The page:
The descent of Hwang Woo-suk from the world’s premier stem cell scientist to disgraced liar is nearly complete. Seoul National University has sealed off his office and secured materials from his lab as it began a probe to determine whether his highly-praised research was either a deliberate fraud or just a badly botched experiment. In any case, Hwang has told the journal Science, which published his ground-breaking paper back in May, that he wishes to retract it.
One of the co-authors of the paper in which Hwang claimed to have produced 11 stem cell lines from cloned embryos has now alleged that Hwang fabricated some of the results. "Of the 11 embryonic stem cells described in Hwang’s study, nine are fake, with the authenticity of the two others yet to be confirmed," says Roh Sung-il, of MizMedi Hospital. Hwang denies this and says that he was "shocked" by Dr Roh’s remarks. His story is that the cells had been contaminated by a fungus and that someone else may have tampered with them or replaced them.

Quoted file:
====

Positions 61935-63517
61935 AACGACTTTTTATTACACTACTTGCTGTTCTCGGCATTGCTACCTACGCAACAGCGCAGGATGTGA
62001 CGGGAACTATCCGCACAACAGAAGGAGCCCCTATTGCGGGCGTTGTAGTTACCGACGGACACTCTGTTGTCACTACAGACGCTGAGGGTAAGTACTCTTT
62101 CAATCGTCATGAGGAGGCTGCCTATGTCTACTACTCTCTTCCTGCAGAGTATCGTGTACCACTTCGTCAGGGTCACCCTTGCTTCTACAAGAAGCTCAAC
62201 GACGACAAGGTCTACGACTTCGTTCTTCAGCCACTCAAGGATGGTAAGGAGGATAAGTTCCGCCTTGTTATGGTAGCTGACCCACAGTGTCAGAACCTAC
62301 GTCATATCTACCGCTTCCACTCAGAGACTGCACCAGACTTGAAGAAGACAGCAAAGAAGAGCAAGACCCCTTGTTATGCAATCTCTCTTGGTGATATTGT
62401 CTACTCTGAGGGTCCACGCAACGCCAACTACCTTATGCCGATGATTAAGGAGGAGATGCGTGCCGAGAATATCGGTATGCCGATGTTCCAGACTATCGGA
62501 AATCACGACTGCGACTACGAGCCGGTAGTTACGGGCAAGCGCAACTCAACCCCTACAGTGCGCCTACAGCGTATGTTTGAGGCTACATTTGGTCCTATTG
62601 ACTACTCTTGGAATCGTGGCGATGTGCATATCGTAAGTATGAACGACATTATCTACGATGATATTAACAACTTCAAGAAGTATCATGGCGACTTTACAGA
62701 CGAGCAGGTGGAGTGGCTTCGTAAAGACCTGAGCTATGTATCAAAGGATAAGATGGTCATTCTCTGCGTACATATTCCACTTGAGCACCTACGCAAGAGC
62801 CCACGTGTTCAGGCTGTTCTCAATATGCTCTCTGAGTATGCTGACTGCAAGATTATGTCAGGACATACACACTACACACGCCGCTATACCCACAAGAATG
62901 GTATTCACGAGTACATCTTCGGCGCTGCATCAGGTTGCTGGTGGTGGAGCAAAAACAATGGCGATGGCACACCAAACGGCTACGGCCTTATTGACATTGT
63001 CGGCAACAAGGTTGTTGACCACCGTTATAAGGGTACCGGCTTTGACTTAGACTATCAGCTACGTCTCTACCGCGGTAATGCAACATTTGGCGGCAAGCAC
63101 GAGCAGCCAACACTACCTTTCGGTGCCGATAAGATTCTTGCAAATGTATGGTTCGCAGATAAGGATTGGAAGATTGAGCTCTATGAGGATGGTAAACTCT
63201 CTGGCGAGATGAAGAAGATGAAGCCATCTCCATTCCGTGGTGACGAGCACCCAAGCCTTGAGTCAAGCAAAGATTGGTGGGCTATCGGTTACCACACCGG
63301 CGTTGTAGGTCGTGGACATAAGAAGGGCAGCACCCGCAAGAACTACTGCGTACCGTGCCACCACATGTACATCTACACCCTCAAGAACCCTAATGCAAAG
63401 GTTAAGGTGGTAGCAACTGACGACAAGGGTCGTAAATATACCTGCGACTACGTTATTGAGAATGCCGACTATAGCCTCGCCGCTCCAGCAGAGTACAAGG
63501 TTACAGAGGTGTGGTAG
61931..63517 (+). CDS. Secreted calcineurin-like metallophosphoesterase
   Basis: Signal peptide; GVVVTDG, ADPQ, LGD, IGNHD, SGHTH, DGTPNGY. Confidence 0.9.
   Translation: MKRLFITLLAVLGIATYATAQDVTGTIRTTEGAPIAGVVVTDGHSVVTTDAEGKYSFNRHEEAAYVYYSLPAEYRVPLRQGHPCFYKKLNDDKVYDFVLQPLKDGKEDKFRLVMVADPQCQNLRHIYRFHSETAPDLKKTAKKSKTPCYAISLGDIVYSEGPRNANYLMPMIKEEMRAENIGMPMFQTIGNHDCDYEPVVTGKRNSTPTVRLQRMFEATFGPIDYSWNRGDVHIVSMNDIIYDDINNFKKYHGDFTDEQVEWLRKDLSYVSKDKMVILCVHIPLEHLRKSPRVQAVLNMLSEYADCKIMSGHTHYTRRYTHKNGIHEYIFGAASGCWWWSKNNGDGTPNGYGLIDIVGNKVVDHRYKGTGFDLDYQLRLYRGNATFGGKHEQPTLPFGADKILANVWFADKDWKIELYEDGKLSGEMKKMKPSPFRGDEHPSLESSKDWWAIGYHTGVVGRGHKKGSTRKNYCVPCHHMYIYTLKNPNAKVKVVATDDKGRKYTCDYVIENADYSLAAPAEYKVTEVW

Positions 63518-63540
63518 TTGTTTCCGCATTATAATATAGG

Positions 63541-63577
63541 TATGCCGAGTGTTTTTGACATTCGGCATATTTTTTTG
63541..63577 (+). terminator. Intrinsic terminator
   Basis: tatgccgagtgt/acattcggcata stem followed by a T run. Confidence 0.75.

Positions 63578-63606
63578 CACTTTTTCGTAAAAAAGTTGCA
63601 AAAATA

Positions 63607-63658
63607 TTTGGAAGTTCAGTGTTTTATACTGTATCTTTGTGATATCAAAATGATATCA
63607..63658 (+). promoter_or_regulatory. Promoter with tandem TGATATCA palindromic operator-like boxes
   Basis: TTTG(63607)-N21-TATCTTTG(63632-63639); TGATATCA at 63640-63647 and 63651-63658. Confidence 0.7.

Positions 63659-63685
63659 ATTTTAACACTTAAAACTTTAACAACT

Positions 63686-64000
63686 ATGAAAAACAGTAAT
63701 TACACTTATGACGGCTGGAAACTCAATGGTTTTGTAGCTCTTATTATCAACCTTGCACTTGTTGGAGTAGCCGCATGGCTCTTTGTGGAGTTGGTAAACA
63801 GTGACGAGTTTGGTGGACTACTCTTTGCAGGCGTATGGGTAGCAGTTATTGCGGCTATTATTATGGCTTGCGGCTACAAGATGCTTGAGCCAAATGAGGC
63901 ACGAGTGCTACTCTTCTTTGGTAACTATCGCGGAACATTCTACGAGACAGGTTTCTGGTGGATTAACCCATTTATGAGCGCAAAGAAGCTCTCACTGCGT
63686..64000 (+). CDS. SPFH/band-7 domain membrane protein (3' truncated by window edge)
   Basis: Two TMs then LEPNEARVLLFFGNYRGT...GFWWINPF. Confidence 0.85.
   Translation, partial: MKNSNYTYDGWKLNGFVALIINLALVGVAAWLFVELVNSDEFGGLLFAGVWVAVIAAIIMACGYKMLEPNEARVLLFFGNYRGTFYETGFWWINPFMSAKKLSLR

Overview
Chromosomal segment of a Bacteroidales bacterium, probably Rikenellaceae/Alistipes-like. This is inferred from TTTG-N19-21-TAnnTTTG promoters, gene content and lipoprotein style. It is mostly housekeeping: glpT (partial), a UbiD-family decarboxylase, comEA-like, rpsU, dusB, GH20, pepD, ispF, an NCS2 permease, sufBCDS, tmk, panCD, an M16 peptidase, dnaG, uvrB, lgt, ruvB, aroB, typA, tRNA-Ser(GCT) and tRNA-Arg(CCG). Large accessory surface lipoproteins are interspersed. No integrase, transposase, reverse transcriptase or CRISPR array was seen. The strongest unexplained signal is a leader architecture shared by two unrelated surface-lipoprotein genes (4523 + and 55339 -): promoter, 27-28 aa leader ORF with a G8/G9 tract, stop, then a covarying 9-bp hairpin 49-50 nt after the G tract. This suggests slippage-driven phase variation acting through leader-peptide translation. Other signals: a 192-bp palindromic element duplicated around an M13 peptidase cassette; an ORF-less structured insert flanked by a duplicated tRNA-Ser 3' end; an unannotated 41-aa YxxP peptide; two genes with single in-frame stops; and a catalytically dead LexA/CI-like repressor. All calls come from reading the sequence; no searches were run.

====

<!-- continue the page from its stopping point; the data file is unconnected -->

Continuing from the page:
The only thing certain about the "flabbergasting" mess, as the editor of Scientific American described it, was that it was sure to affect the immediate future of stem cell research. How, no one knows.
From stem cell researchers’ point of view, there is an up side to the debacle. With the reputation of Korean science blackened the US, especially California, and Britain have probably regained the lead in the race to clone embryos. Some American bioethicists even hope that it will help to break the legislative stalemate in the US by showing that therapeutic cloning must be done in countries where it can be carefully regulated.
Some of the world’s leading experts in therapeutic cloning, including Ian Wilmut, the creator of Dolly, have published a letter in Science trying to hose down the controversy, calling for a quiet in-house debate amongst scientists rather than a noisy trial by media. They propose the creation of a internet database to ensure against contamination of cell cultures and scientific misconduct.
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